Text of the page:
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In re Detention of May

Court of Appeal of Iowa

August 21, 2013

IN RE THE DETENTION OF CHAD WILLIAM MAY, CHAD WILLIAM MAY, Respondent-Appellant.

Appeal from the Iowa District Court for Marshall County, Dale E. Ruigh, Judge.

Respondent appeals the determination that he should be civilly committed as a sexually violent predator.

Amy Kepes, Assistant Public Defender, Special Defense Unit, and Michael H. Adams, Local Public Defender, for appellant.

Thomas J. Miller, Attorney General, and Linda J. Hines and John McCormally, Assistant Attorneys General, for appellee State.

Heard by Doyle, P.J., Bower, J., and Huitink, S.J.[*]

HUITINK, S.J.

I. Background Facts & Proceedings.

On July 13, 2011, the State filed a petition alleging Chad May was a sexually violent predator under Iowa Code chapter 229A (2011). In 1998 May was convicted of two counts of lascivious acts with a child and two counts of indecent exposure. In 2010 he was convicted of two counts of child endangerment. The State alleged the 2010 child endangerment offenses were sexually violent offenses within the meaning of section 229A.2(10)(g) based on the facts surrounding those offenses.

The case proceeded to a jury trial. May, who was thirty-two years old, testified he was sexually attracted to children and had sexual fantasies about them. He admitted to sexually abusing other children before his 1998 convictions. He attended sex offender treatment in prison following the 1998 convictions. May was released from prison in 2000.

Concerning the 2010 convictions for child endangerment, May stated he told a mother that Matthew Poe would be a good influence on her two children, although he knew Poe had sexually abused minors in the past.[1] The mother agreed to let the children stay overnight with May and Poe. During the evening, May, who was shirtless, was tied to a chair and duct tape was placed over his mouth. Poe and the children struck him with rubber bands, a belt, and a rope tourniquet. Some of May's chest hair was removed with duct tape. A dildo made from aluminum foil was placed in May's hand and a picture was taken. May denied being sexually aroused by these incidents. That night Poe sexually abused the two children while May was sleeping.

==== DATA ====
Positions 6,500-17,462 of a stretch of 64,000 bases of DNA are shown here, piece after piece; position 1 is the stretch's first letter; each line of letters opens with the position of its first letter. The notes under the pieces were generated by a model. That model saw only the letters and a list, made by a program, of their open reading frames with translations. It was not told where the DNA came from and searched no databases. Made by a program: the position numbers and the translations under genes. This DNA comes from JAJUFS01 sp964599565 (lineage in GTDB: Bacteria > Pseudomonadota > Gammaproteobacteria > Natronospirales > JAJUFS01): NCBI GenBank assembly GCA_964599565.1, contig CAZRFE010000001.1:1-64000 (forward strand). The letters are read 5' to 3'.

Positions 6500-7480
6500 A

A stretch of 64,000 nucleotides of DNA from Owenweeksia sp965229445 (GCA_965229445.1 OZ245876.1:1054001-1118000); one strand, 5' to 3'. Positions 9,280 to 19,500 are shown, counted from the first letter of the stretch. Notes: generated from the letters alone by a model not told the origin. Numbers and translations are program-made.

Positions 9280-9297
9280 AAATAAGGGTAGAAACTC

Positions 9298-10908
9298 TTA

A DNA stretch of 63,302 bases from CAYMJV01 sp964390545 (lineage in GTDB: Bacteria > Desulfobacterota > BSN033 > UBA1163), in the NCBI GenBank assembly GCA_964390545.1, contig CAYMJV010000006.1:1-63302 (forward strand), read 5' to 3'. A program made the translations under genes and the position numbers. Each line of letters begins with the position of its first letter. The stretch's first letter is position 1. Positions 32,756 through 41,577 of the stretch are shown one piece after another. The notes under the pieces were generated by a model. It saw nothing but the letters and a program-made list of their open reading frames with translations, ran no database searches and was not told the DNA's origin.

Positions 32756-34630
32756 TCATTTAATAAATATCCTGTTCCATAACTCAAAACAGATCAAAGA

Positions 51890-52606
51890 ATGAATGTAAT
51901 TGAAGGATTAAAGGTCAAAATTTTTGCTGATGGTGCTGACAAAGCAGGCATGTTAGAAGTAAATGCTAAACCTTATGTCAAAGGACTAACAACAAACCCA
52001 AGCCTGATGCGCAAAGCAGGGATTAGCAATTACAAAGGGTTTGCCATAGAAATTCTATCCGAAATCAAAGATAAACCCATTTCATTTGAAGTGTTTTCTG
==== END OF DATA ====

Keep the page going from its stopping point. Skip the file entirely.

Dr. Amy Phenix, a psychologist, interviewed May for about three hours. She gave the opinion, to a reasonable degree of professional certainty, that May had a mental abnormality, pedophilia, that caused him to commit criminal sexual acts. Dr. Phenix stated she believed May was motivated by his own sexual desires in regard to the 2010 offenses. She also gave the opinion that May had a very high risk of reoffending. May scored in the high risk range on actuarial instruments given to offenders to assess the risk of future sexual offenses. Dr. Phenix gave the opinion that May was more likely than not to engage in predatory acts of a sexually violent nature if not confined in a secure facility.

May presented the testimony of Dr. Luis Rosell, a psychologist, who agreed with the diagnosis of pedophilia, but stated he believed May had the ability to control his behavior. Dr. Rosell pointed out that May was out in the community for ten years without a sexually-related conviction. He also stated that May's risk of reoffending would go down as he got older. Dr. Rosell testified there was a sexual component to May's child endangerment offenses and stated, "[t]here was some sexual motivation there."